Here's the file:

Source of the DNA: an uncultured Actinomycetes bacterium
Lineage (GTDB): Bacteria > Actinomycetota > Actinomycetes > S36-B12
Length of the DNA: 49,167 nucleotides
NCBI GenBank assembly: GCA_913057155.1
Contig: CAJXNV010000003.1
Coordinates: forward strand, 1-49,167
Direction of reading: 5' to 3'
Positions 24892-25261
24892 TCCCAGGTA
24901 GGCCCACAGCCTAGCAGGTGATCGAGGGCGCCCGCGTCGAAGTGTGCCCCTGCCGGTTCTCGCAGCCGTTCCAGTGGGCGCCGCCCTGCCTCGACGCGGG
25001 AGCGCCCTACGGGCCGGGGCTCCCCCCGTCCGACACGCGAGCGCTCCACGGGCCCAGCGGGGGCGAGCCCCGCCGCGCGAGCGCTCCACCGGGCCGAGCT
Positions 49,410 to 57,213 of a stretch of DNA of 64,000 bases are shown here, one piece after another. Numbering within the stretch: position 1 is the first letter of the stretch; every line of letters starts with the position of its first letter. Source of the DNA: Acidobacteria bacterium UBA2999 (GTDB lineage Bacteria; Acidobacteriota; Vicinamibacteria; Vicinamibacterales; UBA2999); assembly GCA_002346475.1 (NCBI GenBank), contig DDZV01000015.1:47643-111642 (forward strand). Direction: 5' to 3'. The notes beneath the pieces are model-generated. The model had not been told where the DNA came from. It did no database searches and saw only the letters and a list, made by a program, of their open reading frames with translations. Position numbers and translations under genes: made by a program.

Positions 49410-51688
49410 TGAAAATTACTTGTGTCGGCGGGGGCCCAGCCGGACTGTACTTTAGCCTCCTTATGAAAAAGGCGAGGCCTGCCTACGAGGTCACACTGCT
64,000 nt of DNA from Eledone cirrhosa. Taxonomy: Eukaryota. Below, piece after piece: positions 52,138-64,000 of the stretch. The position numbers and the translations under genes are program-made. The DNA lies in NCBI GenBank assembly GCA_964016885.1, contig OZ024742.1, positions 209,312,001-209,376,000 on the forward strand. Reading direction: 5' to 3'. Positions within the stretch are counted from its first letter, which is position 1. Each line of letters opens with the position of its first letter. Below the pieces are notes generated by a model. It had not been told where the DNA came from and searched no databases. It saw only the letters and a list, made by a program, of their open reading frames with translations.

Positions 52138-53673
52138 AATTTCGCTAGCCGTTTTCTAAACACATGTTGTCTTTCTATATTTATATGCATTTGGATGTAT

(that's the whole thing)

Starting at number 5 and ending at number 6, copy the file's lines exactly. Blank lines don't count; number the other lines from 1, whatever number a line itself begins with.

Contig: CAJXNV010000003.1
Coordinates: forward strand, 1-49,167